Ciao Oct/Nov 2018 CIAO_OctNov2018_Digital - Page 14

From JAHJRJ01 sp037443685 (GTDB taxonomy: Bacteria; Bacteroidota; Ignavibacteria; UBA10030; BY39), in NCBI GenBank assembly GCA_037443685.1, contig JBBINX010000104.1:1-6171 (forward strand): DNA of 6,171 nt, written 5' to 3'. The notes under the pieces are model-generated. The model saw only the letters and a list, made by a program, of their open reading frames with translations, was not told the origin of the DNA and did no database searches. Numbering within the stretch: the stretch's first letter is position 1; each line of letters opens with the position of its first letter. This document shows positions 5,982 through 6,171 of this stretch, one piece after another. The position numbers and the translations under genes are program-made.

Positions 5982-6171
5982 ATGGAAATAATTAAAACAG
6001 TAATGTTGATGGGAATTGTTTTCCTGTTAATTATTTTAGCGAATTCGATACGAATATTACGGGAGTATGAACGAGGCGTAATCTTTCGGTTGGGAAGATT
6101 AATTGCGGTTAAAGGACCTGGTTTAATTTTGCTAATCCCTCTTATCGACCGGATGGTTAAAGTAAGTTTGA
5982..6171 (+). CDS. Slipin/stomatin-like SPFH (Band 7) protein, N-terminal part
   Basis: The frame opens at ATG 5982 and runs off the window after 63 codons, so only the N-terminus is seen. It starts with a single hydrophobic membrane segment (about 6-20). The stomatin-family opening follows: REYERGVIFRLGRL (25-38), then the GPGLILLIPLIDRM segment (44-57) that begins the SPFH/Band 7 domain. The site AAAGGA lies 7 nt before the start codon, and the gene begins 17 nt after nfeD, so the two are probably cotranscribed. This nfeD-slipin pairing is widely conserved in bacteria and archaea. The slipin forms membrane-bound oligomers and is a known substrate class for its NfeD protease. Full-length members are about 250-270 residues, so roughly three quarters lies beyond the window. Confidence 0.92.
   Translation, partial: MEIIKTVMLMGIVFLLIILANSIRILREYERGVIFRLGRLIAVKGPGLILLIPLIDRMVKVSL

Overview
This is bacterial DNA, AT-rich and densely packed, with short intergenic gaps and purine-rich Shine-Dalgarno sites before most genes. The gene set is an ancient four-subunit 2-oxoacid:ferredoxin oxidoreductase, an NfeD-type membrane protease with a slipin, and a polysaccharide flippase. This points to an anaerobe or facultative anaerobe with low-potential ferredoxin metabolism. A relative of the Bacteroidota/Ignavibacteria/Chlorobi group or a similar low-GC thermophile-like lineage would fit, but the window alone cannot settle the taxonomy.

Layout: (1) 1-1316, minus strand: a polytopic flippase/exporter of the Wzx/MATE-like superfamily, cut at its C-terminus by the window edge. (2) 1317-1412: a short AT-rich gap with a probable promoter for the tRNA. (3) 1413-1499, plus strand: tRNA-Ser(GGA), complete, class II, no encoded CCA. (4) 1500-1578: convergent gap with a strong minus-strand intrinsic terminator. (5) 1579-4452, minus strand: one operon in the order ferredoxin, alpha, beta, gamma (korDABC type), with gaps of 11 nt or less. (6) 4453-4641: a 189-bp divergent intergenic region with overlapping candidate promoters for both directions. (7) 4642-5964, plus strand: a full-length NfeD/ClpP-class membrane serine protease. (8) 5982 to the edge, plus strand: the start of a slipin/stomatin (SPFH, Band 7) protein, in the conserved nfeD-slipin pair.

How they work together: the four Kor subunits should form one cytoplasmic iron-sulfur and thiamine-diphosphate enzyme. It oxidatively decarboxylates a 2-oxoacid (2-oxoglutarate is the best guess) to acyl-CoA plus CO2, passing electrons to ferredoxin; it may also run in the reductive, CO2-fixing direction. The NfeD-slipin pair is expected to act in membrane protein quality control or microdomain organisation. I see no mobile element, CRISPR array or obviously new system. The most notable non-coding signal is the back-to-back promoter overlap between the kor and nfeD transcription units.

inthekitchen my family,” she says. “I’ve been brought up to be strong and be passionate and not to shy away.” Jackie still tries to replicate the family recipes she grew up cooking with her grandmothers, and today carries on tradition by passing her culinary knowledge to her 10-year-old niece. Her family has always encouraged and supported her dream, she says; at seven years old, she told her mom she wanted to be a chef and by 9 was enrolled in cooking classes. After attending Red River College’s culinary school and working through school work placements and jobs after graduation, she discovered what she loved most was being hands-on and on the line at a restaurant. Even as Executive Chef, she continues to do the perhaps less glamourous work, still doing what she loves: cooking and obsessing over ingredients, procuring the best she can get. Climbing up on a food truck making its delivery to examine new products on offer is not uncommon for Jackie – she discovered some top-notch local produce this exact way. She has also evolved the menu to fit new trends or dietary needs; and shares freely with other chefs in Hy’s network. A three-course vegan meal she developed for a client was such a rave it initiated conversations among her colleagues across the country and prompted other creative solutions for vegetarian diners. The fall menu’s meatless meatloaf, showcased in this feature, was instantly met w ith approva l and has become an enormous success. Hy’s has long recognized the importance of keeping Do it because you love it, work hard, be willing to learn, and absorb as much information as you can. leading by example and not letting ego get in the way of creating delicious dishes. The day starts at 9 or 10 am. First there’s paperwork or kitchen prep, like making sauces or baking, and then Jackie is on the line, cooking in the kitchen for lunch. In the afternoon, she does more administrative wor